Four things you should know this morning

5/12/2001'FOR NEWS'BRIGADIER HUGHIE MONRO PICTURED AT THE SITE OF THE HUGE MONS MEG CANNON AT EDINBURGH CASTLE WHERE HE HAS PLAYED AN ACTIVE ROLE FOR THREE YEARS WITH THE 52 LOWLAND DIVISION.
5/12/2001'FOR NEWS'BRIGADIER HUGHIE MONRO PICTURED AT THE SITE OF THE HUGE MONS MEG CANNON AT EDINBURGH CASTLE WHERE HE HAS PLAYED AN ACTIVE ROLE FOR THREE YEARS WITH THE 52 LOWLAND DIVISION.
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IT’S never too early to learn something new like could Mons Meg be moved from Edinburgh castle and will the UK ever have driverless vehicles?

Scots shopper numbers drop by highest margin for 3 years

Shopper numbers have fallen by the biggest margin for nearly three years as more people move towards buying online, according to a new report.

In November, footfall in Scotland was 4.2 per cent lower than a year ago, the worst performance since January 2013.

The figure, published in the monthly Scottish Retail Consortium (SRC) Springboard Footfall Monitor, was also significantly down on a 0.6 per cent year-on-year fall in October.

Retail experts attributed the decline to a continued rise in online shopping, with Black Friday deals on most business websites last month attracting those who would previously have shopped on high streets or in town centres.

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Will motorists ever embrace the driverless vehicles?

A trial of the UK’s first driverless pods is getting underway in Milton Keynes, but will British drivers leave their cars behind for a pod?

An important trial of driverless vehicles has scooped the prestigious Automotive Award for Innovation from the Society of Motor Manufacturers and Traders. The trophy was in recognition of technology involved to bring three driverless pods to the streets of Milton Keynes to assess their viability and the response of the public.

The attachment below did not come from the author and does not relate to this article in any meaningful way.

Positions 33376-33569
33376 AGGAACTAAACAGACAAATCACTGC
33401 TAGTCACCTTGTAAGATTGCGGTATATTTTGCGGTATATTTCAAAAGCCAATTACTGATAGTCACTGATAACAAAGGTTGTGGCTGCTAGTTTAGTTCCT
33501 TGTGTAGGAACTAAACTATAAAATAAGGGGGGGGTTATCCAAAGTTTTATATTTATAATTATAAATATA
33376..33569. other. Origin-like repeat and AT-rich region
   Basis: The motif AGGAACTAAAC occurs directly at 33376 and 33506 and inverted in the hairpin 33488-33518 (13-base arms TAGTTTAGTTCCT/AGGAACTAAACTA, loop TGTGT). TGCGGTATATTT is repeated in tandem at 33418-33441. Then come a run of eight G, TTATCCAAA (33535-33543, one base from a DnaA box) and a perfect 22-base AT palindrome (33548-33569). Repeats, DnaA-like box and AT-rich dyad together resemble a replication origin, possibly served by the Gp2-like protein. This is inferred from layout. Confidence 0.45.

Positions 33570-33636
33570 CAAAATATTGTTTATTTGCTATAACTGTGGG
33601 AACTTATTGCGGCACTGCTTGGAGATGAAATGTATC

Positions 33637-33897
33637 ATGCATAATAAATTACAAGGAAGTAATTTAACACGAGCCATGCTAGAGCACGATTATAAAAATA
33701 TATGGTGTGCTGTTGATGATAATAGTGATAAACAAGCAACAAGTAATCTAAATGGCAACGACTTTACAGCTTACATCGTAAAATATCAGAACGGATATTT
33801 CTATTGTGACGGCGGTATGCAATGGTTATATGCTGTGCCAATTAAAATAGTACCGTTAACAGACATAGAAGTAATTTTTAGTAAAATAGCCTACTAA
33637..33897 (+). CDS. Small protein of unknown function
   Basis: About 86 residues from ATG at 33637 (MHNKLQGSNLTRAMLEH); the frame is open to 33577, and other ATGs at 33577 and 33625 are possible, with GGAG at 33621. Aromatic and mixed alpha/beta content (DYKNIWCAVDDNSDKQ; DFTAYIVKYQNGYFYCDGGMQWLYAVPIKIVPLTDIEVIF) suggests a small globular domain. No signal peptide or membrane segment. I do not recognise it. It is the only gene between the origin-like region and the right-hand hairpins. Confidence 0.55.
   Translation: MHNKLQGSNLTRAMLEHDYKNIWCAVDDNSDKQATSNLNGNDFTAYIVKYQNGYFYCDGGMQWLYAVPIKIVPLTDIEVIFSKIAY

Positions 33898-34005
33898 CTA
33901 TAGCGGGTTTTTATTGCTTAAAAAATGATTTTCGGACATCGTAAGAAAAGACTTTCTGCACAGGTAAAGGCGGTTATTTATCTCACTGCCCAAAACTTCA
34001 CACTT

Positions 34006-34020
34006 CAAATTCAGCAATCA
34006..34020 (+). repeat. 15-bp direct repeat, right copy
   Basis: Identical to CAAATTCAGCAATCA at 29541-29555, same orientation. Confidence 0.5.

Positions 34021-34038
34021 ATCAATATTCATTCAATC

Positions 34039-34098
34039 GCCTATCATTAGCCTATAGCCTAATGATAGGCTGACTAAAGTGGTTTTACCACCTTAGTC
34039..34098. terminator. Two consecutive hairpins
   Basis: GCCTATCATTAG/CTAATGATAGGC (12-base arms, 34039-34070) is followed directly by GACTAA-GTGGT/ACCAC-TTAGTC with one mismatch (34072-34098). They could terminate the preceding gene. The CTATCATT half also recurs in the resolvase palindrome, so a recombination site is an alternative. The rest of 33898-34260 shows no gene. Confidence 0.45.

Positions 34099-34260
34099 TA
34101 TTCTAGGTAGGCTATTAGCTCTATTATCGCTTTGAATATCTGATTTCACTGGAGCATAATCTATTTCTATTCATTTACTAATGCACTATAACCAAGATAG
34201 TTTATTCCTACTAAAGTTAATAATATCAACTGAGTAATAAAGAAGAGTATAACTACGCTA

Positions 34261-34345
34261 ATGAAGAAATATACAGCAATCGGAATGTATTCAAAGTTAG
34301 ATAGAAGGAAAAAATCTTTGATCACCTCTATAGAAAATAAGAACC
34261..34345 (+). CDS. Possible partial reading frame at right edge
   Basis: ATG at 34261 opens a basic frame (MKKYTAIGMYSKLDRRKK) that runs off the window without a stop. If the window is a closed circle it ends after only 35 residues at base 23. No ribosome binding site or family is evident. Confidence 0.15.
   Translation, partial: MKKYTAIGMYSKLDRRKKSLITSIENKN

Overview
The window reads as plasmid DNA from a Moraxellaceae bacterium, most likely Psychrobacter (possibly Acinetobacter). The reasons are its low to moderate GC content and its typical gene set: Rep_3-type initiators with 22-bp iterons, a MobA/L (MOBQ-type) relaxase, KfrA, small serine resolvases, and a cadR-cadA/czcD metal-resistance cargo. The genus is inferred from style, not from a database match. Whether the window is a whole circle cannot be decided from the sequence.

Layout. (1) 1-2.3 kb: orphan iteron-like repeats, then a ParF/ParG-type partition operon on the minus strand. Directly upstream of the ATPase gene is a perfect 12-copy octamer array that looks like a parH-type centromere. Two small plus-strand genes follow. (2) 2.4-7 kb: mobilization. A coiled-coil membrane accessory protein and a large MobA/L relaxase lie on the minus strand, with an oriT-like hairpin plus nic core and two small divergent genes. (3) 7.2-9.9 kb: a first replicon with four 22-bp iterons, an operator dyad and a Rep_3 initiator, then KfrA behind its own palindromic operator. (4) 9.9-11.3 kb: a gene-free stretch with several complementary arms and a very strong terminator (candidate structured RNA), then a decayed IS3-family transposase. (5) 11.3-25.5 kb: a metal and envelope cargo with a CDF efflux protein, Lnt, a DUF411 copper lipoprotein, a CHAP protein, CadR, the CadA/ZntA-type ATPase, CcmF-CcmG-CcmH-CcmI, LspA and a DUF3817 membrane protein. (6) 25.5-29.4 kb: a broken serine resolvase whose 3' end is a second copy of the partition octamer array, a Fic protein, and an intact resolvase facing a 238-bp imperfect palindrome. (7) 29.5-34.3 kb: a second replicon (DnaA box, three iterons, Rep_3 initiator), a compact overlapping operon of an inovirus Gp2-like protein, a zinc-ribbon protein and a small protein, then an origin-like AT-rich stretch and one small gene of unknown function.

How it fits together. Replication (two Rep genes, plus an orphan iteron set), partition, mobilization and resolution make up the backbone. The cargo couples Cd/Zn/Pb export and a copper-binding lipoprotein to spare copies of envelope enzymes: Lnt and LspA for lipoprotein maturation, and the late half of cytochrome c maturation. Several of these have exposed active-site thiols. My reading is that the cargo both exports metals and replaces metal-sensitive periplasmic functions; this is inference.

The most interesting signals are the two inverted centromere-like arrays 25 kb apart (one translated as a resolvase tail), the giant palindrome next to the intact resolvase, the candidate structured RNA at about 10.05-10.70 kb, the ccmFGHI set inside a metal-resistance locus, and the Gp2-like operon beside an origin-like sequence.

Working in partnership with academics to develop the LUTZ Pathfinder (Low-carbon urban transport zone), the company behind the project is Transport Systems Catapult (TSC). It wants to show driverless pods can help drastically reduce road deaths and serious injuries by removing the human element from driving.

TSC’s Steve Yianni said: “Ninety percent of collisions on the UK’s roads are due to human error in one way or another, so by allowing the vehicle to make decisions based on a broad array of information provided could help reduce this figure enormously.”

There is no dispute that most collisions are due to one or more driver making an error of judgement. Also, there are plenty of studies and statistics to prove that a driverless car future could make road deaths and serious injuries very rare and almost completely avoidable.

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Katherine Jenkins announces Aberdeen charity concert

Opera singer Katherine Jenkins is to perform a one-off charity concert in Aberdeen to raise money for children and adults with disabilites.

The lyric mezzo-soprano will perform at His Majesty’s Theatre on Saturday, February 20, where she will be supported by the Aberdeen-based chamber choir, Con Anima.

The event, sponsored by BP, is being organised by the Lord Provost’s Charitable Trust, with all proceeds going to its chosen beneficiary, Scottish social care charity Cornerstone.

Cornerstone provides care and support services for adults, young people and children across Scotland who live with learning disabilities, physical disabilities, autism, dementia and other support needs.

When are tickets on sale?

Row over ownership of Edinburgh Castle’s Mons Meg cannon

A war has broken out over the ownership of Scotland’s most famous military artefact as campaigners demand the return of Edinburgh Castle’s Mons Meg to Dumbarton.

Dumbarton Castle Society, which is seeking the refurbishment of the Clyde landmark, wants the siege cannon to be returned, alongside 1,000 other artefacts related to the historic fortress.

The demand is part of a wider call for a scheme of improvements and refurbishment to position the castle, which sits atop a volcanic plug known as Dumbarton Rock, as a leading Scottish tourist site alongside the country’s better known castles Edinburgh and Stirling.

It was given to King James II by Duke Philip of Burgundy in 1457, and at the time was considered cutting edge military technology – capable of firing a 150kg gunstone for up to two miles.

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